January 6, 2009

Teens' Brains on Fear

Researchers were surprised to find that teens' brains don't respond to a fear the same way adults' do.

A new study published in the journal Biological Psychology reports that though teens and adults react to frightening faces in the same way, what's going on in their brains may be quite different.

The results are surprising because they suggest that predicting adult behavior from teen behavior may not be as clear−cut as was previously thought.

In the healthy teens, the researchers found what they expected ... [h]owever, in the anxious and depressed teens, the results were reversed...

The neurotransmitter serotonin is important in regulating the fear response; after serotonin is released from a nerve cell, it is taken back into that cell for future use, with the help of a protein called the serotonin transporter. Changes in the gene that codes for the serotonin transporter may lead to less serotonin being recycled and are associated with anxiety and depression in both teens and adults.

People inherit one copy of the transporter gene from each parent, and these copies may be either short or long versions of the gene. Earlier studies have shown that adults with at least one copy of the short variety of the gene often suffer from anxiety and depression, and also react differently when they are presented with images of frightening faces.

To test whether the same was true for teens, Jennifer Y. F. Lau and her team used functional MRI imaging to compare the brains of 33 normal and 31 depressed or anxious teens while they were viewing pictures of scary faces.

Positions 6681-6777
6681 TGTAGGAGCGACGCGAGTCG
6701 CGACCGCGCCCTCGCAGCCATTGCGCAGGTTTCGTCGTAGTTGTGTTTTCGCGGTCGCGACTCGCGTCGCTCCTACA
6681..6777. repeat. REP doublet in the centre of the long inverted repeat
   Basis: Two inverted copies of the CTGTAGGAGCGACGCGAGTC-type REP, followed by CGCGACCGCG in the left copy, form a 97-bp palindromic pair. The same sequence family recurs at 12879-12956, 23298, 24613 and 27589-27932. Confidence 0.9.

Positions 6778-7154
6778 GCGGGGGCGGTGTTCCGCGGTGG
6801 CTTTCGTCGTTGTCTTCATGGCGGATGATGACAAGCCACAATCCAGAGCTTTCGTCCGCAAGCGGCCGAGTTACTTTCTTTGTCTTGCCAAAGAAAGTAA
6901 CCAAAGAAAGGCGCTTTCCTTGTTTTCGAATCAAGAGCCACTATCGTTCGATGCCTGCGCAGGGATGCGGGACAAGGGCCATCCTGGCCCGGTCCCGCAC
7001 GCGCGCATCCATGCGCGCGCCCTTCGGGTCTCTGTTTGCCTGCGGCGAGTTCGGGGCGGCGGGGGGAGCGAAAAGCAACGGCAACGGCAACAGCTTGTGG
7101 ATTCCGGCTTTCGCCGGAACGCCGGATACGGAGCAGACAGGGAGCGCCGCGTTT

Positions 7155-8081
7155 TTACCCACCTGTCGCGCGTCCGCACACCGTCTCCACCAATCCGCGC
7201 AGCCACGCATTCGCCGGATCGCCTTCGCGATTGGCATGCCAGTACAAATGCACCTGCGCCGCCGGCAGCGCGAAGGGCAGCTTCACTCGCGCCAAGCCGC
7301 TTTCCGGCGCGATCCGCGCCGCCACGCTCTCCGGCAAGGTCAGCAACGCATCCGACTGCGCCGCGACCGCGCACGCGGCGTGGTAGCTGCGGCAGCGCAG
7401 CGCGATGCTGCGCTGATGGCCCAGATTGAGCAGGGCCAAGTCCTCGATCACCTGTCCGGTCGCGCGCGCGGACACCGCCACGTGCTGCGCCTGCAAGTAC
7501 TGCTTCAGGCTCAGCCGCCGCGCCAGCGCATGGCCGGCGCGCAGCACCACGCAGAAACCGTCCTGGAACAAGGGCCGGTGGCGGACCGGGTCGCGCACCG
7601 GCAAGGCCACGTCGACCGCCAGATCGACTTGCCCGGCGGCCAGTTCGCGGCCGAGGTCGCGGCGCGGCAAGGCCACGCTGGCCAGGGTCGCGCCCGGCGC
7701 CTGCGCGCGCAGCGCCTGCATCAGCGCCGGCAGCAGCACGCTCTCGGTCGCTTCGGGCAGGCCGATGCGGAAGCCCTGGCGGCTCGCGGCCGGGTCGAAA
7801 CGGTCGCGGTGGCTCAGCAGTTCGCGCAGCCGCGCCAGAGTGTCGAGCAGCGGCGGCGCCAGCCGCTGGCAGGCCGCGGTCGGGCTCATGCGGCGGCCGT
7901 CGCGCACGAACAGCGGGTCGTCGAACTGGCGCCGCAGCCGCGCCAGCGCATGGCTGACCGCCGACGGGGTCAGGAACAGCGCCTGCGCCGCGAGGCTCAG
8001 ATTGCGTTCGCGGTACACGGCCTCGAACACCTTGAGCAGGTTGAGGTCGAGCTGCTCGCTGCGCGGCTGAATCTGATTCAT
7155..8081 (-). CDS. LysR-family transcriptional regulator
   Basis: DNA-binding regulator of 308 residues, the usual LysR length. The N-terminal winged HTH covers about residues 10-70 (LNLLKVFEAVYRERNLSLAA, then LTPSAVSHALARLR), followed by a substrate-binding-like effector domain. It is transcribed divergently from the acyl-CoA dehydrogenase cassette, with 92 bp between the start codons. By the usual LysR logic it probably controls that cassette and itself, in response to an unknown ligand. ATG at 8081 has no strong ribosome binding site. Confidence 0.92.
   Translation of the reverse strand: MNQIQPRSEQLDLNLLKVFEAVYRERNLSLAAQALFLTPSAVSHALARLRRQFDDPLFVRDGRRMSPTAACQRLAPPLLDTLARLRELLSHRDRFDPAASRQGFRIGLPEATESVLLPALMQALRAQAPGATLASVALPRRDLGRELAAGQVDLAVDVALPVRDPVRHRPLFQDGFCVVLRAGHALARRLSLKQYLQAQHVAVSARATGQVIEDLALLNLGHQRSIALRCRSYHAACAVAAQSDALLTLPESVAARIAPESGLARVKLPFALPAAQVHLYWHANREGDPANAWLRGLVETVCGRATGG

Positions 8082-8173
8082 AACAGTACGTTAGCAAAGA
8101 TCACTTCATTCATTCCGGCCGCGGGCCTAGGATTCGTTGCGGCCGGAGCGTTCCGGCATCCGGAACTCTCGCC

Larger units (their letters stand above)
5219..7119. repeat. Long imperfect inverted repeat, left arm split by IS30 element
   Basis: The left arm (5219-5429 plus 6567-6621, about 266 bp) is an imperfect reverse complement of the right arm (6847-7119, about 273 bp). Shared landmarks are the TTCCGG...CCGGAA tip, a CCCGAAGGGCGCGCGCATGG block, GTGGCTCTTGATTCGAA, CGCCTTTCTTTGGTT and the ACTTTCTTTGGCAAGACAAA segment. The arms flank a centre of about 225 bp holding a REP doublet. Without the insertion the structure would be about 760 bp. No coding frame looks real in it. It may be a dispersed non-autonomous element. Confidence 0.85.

In the healthy teens, the researchers found what they expected: the brains of those with at least one short copy of the serotonin transporter gene reacted more strongly than those with two copies of the long version. However, in the anxious and depressed teens, the results were reversed: the brains of those who had at least one copy of the short gene reacted less than those with two copies of the long gene.

Clearly the results were not what the researchers would have expected, as typically the adolescent brain and behavior are good predictors of the adult brain and behavior. Lau and her colleagues say that more research will be needed in the future to determine exactly why this is the case, but it may be partially explained by the fact that teens and adults react differently in the face of a perceived threat.

The research was conducted by researchers at the National Institute for Mental Health.

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